Next fill in some details for your network. If you’re unsure, I’ve provided an example in the image above.
The Subnet will be the first three parts of your networks IP addresses, followed by 0/24 in most cases (you don’t need to worry too much about what this means, and in most setups you can assume this is correct).
The Address will be the IP address which you want to be “stuck” to the server. It will be the address you use to access the device’s OS and any applications you install. It should be a unique number, and outside of your routers DHCP range. I’ve selected 192.168.0.2 as this is the next available address after my router itself (192.168.0.1).
The Gateway will be the IP address of your router. In most home setups this will be 192.168.0.1 or 192.168.1.1 – check your routers configuration to confirm.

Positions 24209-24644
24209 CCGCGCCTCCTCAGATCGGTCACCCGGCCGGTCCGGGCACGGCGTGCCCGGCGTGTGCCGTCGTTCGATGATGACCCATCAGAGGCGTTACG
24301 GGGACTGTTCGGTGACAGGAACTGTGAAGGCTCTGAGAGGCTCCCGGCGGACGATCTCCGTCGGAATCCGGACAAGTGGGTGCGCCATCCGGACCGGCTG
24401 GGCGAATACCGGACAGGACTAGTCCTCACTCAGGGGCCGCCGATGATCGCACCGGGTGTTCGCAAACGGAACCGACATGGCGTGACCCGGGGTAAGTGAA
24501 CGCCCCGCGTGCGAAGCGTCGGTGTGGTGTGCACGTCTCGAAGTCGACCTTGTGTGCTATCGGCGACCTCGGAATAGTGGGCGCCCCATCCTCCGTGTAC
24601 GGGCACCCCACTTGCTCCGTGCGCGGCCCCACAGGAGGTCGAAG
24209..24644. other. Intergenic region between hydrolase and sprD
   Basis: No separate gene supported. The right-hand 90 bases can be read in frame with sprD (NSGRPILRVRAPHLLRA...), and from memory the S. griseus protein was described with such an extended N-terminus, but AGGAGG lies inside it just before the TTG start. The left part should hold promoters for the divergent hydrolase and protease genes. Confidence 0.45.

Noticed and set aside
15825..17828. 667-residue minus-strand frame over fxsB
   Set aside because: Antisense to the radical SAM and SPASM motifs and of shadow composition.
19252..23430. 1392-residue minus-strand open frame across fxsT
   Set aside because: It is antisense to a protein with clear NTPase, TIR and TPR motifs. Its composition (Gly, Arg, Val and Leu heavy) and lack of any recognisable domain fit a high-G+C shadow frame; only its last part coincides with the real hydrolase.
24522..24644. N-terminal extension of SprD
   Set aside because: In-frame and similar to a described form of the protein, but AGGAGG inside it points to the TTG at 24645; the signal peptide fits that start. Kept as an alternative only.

The Name Servers are your DNS servers. In most cases you can put the address of your router in this field. Your router will obtain its own DNS information from your ISP in most cases. For resilliency I’ve added a couple of public DNS servers to the list, just in case my ISPs DNS servers have a problem.
The Search Domain field, in most cases, can be left blank.
Once you’ve filled in valid information for your network, click Save, and then Done.
You’ll then be asked to provide the Proxy address for your network.
In the vast majority of home networks you won’t need to enter anything in this field. If you do it’s likely because you’ve set up your own Proxy, so enter it’s details and then click Done.
You’ll then be asked to select the Mirror for Ubuntu to install updates from. This is the online repository where additional files will be found.
Unless you have a compelling reason not to, leave this at the default and click Done.
Next you’ll be asked to confirm which hard disk you want to use and how you want to configure it: